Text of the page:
Despite improvements by the forward-moving Rio Nuevo board, Tucson probably has the nation’s least desirable sports/concerts facilities for a community of at least 1 million .
Wichita, of all places, is in the process of erecting a $70 million downtown ballpark, a venture that has already enabled it to poach the Triple-A New Orleans franchise for 2020. If Tucson was similarly proactive at a location like the old landfill at “A” Mountain, it would be back in play for spring training, a PCL team, a franchise in the United Soccer League and more.
It could give Tucson high school teams a more fitting place for state championship games in soccer, football, baseball. They wouldn’t always have to drive to Phoenix for the Big Game. Major youth sports events could be played there year-round.
Building a sports facility at that location would expand the footprint of Tucson’s suddenly buzzing downtown scene, linked by the streetcar, enhance the gem show’s future and lead to further redevelopment.
Or we could do nothing and let the politicians and developers of the next generation deal with the mistakes made in the early 1990s when Tucson political leaders chose to build a stadium on Ajo Way and effectively doom the future of baseball in Tucson.
ITEM LAST: Pac-12 athletic directors and Larry Scott’s high command will hold their spring meetings in Scottsdale on Tuesday through Friday. (Please, no jokes about the cost of Scott’s hotel suite.)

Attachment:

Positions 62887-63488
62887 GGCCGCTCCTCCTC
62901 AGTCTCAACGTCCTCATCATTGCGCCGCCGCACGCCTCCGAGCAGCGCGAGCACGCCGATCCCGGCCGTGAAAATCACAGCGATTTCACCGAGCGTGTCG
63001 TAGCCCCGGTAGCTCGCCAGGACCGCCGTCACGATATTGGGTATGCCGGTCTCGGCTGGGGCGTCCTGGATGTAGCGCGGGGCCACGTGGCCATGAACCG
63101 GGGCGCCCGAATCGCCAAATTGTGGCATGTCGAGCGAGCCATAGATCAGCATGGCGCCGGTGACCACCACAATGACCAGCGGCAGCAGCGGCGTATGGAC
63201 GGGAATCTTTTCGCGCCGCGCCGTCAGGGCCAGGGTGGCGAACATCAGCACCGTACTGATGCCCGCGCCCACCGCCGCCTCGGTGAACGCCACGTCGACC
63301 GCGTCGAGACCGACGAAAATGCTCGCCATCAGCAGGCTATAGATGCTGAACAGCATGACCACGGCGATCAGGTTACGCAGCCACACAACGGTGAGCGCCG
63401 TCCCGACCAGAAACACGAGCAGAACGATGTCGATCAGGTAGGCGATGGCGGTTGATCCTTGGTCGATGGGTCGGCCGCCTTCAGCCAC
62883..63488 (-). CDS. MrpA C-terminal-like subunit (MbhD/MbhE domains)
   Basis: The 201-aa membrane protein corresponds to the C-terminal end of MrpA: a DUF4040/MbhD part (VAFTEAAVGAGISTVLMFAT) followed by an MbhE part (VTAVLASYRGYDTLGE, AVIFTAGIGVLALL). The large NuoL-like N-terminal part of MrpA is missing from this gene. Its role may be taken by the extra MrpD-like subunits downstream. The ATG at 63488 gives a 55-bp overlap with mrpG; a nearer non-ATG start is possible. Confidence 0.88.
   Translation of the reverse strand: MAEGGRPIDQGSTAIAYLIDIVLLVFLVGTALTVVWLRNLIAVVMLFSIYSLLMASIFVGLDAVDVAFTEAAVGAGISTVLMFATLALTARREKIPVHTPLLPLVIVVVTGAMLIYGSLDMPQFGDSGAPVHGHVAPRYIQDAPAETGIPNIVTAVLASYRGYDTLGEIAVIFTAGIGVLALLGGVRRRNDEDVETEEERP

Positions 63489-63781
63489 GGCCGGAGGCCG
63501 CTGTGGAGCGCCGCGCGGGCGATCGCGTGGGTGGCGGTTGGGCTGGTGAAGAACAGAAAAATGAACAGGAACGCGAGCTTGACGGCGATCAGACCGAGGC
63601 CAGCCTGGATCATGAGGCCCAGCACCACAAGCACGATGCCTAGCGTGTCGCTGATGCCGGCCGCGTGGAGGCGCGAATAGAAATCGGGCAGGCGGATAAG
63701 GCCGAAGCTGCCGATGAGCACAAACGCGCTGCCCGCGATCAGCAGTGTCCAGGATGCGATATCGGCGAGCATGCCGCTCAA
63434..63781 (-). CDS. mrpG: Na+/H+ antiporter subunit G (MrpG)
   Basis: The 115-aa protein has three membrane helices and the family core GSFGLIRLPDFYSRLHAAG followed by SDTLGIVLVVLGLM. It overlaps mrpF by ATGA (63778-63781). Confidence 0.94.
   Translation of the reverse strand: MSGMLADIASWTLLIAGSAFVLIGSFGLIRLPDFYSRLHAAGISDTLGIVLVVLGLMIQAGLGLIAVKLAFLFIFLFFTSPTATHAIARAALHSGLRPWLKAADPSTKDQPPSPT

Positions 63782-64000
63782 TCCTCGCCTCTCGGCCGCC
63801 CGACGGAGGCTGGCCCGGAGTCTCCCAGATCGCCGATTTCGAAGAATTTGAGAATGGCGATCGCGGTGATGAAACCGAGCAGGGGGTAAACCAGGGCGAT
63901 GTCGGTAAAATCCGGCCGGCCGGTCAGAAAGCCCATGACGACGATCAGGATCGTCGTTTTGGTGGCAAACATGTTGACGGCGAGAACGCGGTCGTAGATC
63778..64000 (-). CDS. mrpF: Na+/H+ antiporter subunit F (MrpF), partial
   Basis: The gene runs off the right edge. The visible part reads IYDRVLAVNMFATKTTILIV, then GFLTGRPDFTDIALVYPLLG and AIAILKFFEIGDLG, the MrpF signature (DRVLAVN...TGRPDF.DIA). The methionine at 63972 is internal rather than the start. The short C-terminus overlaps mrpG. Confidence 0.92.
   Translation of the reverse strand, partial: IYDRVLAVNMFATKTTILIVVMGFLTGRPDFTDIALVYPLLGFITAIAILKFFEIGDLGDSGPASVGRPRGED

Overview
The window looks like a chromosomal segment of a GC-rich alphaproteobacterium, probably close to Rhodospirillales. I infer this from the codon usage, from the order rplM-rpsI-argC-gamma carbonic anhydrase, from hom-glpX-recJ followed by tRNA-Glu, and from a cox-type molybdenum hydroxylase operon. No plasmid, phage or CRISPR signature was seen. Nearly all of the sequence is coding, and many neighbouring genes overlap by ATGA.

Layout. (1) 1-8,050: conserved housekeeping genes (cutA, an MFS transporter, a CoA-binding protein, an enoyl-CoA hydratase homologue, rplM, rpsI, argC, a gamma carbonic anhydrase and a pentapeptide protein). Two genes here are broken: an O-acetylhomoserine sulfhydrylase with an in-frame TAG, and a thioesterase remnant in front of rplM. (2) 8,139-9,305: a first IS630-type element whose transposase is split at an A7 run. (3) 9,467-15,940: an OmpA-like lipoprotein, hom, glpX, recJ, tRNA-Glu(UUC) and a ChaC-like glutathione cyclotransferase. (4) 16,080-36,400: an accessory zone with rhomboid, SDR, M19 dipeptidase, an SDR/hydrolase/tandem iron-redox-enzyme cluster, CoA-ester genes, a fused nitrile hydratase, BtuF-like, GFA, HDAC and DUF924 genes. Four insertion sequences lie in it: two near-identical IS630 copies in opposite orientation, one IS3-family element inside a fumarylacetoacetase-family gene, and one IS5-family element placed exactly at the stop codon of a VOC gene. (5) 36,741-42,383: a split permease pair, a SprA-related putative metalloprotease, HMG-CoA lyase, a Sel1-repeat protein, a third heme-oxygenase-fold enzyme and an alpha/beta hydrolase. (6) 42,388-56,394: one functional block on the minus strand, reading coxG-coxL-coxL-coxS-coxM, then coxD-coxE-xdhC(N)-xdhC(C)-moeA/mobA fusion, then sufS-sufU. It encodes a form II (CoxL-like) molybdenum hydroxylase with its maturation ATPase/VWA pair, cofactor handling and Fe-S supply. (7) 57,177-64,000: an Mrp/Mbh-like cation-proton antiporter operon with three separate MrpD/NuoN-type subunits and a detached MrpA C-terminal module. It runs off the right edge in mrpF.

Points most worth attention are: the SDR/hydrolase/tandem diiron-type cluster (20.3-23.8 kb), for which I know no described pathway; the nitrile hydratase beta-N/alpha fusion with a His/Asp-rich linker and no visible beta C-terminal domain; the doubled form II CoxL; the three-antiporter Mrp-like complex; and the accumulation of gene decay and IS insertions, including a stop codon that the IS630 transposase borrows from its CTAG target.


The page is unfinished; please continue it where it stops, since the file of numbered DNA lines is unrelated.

Last week, Arizona AD Dave Heeke was in Dallas to discuss contemporary issues with Big Ten and Rose Bowl officials, and later meet with ADs of the Power 5 conferences.
One question that someone might ask is what’s going to happen if, as recently reported by the San Jose Mercury News’ Jon Wilner, Pac-12 expenses are climbing at a higher ratio than revenue?
Over the weekend, the Oregon Ducks announced they have raised the salary of their football strength and conditioning coach to $310,000 annually, and that the “lowest” paid football assistant coaches at Oregon will now be paid $350,000 each season.
Yet it all pales compared to the $93 million contract awarded Clemson football coach Dabo Swinney.
Meanwhile, Wednesday is the deadline for UA fans to renew their football season tickets for 2019 and pay the priority seating charge for 2019-20 basketball games at McKale Center.
The days of the Knothole Club in college sports are over.